From what I can tell, the social hierarchy stuff comes more from the student body than it does the actual school itself.  I think kids are under far more pressure to fit in with a certain clique or social strata within the kid universe than they are any appeals to authority they receive from school staff and administration. 

Kids don't give a fuck about what the principal thinks, but if those cool kids over there think I'm a hopeless geek than my life is over. 

And schools are stretched so goddamned thin these days, they can't hope to keep up with that fallout. 
Title: Re: Notes on the current state of being (ongoing thread, comments okay)
Post by: LMNO on April 10, 2012, 03:32:38 pm
I don't know... I was pretty wary of the principal and the teachers.  I had fear of getting "into trouble".  Sure there a lot of bluster and bravado on the outside, but in my school there were a very few kids who honestly didn't care about the school's authority.
Title: Re: Notes on the current state of being (ongoing thread, comments okay)
Post by: The Johnny on April 10, 2012, 03:33:52 pm
While that may be true to some degree, the problem is that society has grown to have that expectation of the education system.  Our society has grown to expect schools to not only teach math and science and english, but to also be a third parent.  It's the school's job to teach kids about safe sex, about drugs, about how to be a good citizen....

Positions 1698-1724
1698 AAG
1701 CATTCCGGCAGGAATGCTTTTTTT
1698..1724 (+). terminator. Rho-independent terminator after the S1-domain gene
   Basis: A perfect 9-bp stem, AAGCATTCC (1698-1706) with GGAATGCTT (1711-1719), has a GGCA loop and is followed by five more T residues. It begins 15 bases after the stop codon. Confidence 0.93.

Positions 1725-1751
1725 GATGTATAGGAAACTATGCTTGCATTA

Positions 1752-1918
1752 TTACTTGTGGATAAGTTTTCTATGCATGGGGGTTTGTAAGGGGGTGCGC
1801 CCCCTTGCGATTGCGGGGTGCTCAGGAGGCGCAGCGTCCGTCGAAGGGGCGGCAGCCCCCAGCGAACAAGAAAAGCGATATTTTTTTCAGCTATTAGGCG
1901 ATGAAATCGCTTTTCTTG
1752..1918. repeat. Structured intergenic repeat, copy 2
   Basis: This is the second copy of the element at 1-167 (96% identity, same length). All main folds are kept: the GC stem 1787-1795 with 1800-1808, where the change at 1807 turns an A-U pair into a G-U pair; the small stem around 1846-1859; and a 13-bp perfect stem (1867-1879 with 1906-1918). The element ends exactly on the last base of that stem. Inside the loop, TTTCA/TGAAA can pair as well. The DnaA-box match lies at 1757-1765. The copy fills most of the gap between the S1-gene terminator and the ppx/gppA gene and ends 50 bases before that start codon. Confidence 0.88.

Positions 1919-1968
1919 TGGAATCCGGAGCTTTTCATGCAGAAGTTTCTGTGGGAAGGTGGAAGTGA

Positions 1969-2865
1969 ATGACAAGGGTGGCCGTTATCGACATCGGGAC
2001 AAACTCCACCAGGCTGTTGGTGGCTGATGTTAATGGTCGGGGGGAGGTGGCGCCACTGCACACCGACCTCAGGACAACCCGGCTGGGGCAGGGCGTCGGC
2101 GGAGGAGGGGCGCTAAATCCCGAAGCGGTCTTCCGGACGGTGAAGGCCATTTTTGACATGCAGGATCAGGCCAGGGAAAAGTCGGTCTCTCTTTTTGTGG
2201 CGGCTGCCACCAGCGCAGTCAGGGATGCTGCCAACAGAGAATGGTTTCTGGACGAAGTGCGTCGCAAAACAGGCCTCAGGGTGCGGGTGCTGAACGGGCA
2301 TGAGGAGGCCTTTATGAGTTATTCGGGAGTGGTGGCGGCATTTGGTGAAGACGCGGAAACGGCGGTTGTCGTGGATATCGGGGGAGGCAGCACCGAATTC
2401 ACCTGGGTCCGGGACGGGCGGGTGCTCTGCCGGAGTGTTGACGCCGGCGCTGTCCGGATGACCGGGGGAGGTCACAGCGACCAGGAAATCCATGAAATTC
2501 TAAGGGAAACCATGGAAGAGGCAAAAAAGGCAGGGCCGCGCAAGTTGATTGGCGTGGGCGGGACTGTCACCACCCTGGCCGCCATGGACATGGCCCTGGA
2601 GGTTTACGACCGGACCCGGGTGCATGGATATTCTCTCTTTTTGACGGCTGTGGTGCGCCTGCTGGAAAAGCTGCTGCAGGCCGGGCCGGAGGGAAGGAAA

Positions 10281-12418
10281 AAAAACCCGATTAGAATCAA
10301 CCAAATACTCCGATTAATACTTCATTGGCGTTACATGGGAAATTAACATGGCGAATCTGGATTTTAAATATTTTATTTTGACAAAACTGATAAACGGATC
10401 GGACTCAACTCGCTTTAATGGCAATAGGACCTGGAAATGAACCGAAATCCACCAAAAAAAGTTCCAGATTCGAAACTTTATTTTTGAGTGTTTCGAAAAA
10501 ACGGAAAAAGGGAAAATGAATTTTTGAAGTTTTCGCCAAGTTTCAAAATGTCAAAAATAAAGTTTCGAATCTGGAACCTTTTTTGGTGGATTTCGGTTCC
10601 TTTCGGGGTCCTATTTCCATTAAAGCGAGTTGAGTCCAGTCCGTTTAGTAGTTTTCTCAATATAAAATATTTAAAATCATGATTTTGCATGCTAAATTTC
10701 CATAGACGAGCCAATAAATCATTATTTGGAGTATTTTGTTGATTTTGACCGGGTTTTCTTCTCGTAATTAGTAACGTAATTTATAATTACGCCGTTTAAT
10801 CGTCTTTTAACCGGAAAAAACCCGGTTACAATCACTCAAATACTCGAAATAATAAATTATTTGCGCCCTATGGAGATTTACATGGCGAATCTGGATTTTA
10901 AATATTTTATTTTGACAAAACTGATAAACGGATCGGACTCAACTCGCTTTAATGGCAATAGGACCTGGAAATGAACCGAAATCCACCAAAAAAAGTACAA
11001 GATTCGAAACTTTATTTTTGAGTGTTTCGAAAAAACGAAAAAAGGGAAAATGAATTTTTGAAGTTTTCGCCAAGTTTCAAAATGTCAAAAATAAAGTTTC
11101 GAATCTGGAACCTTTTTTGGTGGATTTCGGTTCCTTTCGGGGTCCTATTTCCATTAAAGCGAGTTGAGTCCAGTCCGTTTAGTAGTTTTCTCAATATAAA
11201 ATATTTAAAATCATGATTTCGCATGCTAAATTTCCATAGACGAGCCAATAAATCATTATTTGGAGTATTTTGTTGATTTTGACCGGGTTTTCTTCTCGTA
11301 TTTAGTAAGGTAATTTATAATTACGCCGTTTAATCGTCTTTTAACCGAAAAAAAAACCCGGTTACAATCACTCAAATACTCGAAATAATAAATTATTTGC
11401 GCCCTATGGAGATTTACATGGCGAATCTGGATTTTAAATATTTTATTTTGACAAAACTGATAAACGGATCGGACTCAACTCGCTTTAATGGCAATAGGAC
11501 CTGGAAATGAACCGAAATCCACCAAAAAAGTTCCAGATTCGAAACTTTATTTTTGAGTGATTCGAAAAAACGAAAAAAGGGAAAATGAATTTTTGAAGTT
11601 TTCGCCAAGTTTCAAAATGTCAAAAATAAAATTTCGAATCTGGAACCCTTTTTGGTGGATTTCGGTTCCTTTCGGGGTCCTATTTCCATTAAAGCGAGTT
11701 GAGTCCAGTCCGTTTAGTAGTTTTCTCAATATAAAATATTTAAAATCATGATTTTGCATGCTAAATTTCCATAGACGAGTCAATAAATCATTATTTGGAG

And while I think those are all good, what has happened is that parents have, perhaps unconsciously, shifted that part of parenting to schools.  And then when the schools fail (because they are not designed to be parents), people get upset. 

Schools need to be more empowered to do what they are supposed to do which is impart knowledge upon our children and get them ready for their next phase of learning whether it is college or taking up a trade.  Parents need to be more empowered to be the parents.

Well, i see it more as opportunistic that schools strive to teach ideology and "values" in the wake of dead-beat parents... things like "being a good citizen" are ultimately so subjective that when it is imparted by any institution or person its gonna have a self-serving-usefullness in the message ("to be a good citizen is to obey the laws..." etc)

Sure, teaching how sex and drugs work is fine, because it gives knowledge about how something works and leaving the ultimate decision to them... its very different to preach about sexual abstinence than to teach a person how condoms work or how reproduction works.
Title: Re: Notes on the current state of being (ongoing thread, comments okay)
Post by: AFK on April 10, 2012, 03:37:31 pm
I don't know... I was pretty wary of the principal and the teachers.  I had fear of getting "into trouble".  Sure there a lot of bluster and bravado on the outside, but in my school there were a very few kids who honestly didn't care about the school's authority.

Maybe, but I still think based on my experiences working in schools, on a comparative basis, there is more pressure to conform to peers then there is to authority. 
Title: Re: Notes on the current state of being (ongoing thread, comments okay)
Post by: Freeky on April 10, 2012, 03:41:49 pm
Quote
3.  Encourage conformity.  Not in some egalitarian "we are all equal" sense, but to make people predictable.

When the above methods prove unworkable on a child, and that seems to be about 10-15% of the student body, why then we come to the problem of drugs in our schools.  For example, America consumes 90% of the world's Ritalin, and almost all of it is administered to male children between 6 and 12.  Keeps the little bastards quiet, and monkeys with their cognition.